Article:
Quality and Demand for Health Care in Rural Uganda: Evidence from 2002/03 Household Survey
Okwi, Paul Okiira
Good health, as people know from experience, is a crucial part of well-being and socioeconomic development. From an economic viewpoint, improved health contributes to growth in many ways. It reduces production losses caused by worker illness; it permits the use of natural resources that were inaccessible due to diseases; it frees resources for alternative use, other than being spent on treating illness; and it promotes child development through increased school enrolment and better learning. This report provides quantitative evidence on the importance of individual, household, and community characteristics on individual care seeking decisions during periods of illness. The report uses a “flexible” multinomial choice model to determine the key factors behind the decisions to seek a particular type of treatment using data from the 2002/03 National Household Survey for Uganda. This kind of analysis is premised on a basic theoretical framework of utility maximization and household production of health. In addition, complementary data on quality of facilities and costs were collected from sampled health facilities in the four regions (Central, Northern, Western and Eastern) of Uganda. The results show the importance of age, gender, per capita consumption (income) and number of days sick as individual determinants of health seeking behaviour. Surprisingly, education does not appear important in choice of health care in rural Uganda. The quality characteristics measured by structural indicators such as electricity and price characteristics stand out as important determinants of choice. The location also has an effect on choice of the type of health care provider. From a policy perspective, policies aimed at providing energy from gas and generators to improve quality, increasing incomes and price/cost reduction will have substantial outcomes on the demand for health care.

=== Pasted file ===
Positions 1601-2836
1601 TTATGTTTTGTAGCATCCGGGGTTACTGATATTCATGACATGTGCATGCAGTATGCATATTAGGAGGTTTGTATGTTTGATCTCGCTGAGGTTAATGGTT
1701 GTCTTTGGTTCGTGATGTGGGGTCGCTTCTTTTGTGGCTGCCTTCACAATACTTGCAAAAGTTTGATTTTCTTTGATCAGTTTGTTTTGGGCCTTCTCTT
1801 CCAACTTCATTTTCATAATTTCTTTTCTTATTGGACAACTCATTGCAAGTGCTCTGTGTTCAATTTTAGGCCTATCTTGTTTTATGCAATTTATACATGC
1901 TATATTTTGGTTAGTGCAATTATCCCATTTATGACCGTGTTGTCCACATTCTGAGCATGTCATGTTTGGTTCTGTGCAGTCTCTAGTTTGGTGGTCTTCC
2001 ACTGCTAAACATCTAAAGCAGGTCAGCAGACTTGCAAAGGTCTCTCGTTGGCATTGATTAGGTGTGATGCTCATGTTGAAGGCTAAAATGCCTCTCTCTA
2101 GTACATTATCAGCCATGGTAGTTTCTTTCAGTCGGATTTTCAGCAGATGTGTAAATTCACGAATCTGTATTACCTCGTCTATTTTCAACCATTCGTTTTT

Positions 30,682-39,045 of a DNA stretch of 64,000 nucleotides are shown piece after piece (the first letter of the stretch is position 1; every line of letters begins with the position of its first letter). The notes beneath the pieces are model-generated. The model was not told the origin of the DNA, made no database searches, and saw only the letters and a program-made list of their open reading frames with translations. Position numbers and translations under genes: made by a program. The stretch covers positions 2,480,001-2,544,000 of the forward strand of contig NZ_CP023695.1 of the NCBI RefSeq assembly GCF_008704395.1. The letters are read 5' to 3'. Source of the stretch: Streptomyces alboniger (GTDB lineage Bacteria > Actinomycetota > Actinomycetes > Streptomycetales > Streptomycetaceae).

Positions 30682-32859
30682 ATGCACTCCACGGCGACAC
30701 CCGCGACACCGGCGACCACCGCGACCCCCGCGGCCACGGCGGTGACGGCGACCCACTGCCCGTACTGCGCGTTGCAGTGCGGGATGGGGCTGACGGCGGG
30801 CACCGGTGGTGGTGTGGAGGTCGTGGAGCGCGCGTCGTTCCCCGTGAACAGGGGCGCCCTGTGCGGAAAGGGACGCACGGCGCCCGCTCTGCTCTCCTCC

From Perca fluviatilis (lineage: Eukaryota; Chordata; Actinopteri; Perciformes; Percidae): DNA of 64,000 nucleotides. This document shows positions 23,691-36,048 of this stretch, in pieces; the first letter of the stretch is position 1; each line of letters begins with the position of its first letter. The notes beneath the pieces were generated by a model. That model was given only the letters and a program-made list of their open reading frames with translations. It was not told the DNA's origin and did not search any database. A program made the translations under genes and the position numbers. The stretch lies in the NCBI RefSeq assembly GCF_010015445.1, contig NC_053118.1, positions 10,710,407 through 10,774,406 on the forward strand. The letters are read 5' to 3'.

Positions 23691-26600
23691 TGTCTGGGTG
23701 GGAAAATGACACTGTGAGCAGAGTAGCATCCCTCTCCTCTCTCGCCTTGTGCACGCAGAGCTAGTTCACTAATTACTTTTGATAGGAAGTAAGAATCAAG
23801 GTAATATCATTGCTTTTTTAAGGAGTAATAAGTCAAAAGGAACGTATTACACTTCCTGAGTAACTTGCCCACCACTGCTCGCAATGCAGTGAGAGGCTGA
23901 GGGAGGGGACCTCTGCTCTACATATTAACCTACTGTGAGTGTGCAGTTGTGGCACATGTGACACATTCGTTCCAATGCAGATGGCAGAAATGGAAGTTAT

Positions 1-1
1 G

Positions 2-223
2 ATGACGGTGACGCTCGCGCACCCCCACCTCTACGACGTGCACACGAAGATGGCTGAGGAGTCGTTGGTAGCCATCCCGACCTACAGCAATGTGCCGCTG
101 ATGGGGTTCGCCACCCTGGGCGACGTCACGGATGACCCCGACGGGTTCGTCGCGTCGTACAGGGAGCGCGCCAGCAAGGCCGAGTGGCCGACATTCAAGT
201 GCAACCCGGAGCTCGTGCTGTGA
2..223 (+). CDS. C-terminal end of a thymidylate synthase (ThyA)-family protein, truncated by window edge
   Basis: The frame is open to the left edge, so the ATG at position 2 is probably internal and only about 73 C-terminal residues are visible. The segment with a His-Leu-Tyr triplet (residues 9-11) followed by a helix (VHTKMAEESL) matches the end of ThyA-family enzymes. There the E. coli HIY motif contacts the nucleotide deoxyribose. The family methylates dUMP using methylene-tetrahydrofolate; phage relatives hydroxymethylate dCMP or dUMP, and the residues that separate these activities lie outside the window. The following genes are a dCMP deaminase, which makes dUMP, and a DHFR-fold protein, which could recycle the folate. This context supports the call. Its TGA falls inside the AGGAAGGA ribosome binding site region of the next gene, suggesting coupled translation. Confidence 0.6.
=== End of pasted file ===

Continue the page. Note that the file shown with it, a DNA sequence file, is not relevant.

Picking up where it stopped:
RA 771 .7 .U 33 K35 2011
Rural Health Services - Uganda , Health Services Accessibility - Uganda , Health Services Accessibility